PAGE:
A thoughtful, measured tone gives this tale of murder a sense of depth and reach, like a good poem.

INVISIBLE EDEN

A STORY OF LOVE AND MURDER ON CAPE COD

Chilling, edgy backgrounder on the high-profile 2002 murder of a fashion journalist.

It was a nasty piece of work: 36 hours passed before a former lover entered Christa Worthington’s Cape Cod home and found her corpse, with her toddler daughter nursing at her breast. Such a lurid case has already attracted lots of coverage, but Flook applies to the tale a fine hand for characterization, whether spun out or pinched to a paragraph. The “piebald gymkhana” of suspects attains a prismatic quality, though sympathy is kept at arm’s length. The author doesn’t just scan those within the “orbit of opportunity” for killing Worthington, but all the denizens of Truro, Massachusetts, from the swamp Yankees to the parvenus with their trophy homes. Often mythologized as an artists’ colony, Truro is really “Nowheresville,” claims crotchety poet and resident Alan Dugan, with its “wannabe artists, dilettantes, losers, pirates and profiteers, eccentrics and misfits.” And novelist/memoirist Flook (My Sister Life, 1998, etc.), too: she lives in the town and quietly, appealingly insinuates herself into the story. Her clinically precise portrait limns Worthington as a gifted writer whose unusual style—part alchemy, part anthropology—set her apart in the world of “icy fashionistas and wage-war garmentos.” But she was also a house-wrecker and a stalker; as the district attorney covering the case said, “The more we look at her, the uglier she gets.” Flook remains, at least on the surface, nonjudgmental; she allows the characters to hang—or exonerate—themselves. She’s also very good on Truro’s landscape, the remoteness that’s kept the town charmed and protected, though it has its share of notorious history. Even her conjectures and color commentary have the grace of authority.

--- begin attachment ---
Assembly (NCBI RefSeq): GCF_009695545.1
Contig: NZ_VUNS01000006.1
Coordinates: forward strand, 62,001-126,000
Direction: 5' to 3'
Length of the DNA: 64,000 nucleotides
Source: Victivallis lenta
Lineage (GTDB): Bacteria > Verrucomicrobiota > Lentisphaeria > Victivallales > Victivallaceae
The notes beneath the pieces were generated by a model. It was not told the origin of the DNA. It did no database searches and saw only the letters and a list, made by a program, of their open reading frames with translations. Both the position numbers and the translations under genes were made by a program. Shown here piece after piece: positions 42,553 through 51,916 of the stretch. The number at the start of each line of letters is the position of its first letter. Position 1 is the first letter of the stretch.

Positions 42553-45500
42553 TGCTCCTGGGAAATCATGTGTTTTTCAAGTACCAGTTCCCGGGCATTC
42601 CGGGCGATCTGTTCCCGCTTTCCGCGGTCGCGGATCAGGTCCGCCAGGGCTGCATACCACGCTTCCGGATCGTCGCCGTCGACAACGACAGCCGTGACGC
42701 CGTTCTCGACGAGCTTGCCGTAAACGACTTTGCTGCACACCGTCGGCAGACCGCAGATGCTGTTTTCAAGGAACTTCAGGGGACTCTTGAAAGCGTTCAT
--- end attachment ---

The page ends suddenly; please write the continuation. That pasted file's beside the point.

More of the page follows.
A thoughtful, measured tone gives this tale of murder a sense of depth and reach, like a good poem.

Pub Date: July 1, 2003

ISBN: 0-7679-1374-4

Page Count: 256

Publisher: Broadway

Review Posted Online: May 20, 2010

Kirkus Reviews Issue: May 1, 2003

Did you like this book?

No Comments Yet

At times slow-going, but the riveting period detail and dramatic flair eventually render this tale an animated history...

THUNDERSTRUCK

A murder that transfixed the world and the invention that made possible the chase for its perpetrator combine in this fitfully thrilling real-life mystery.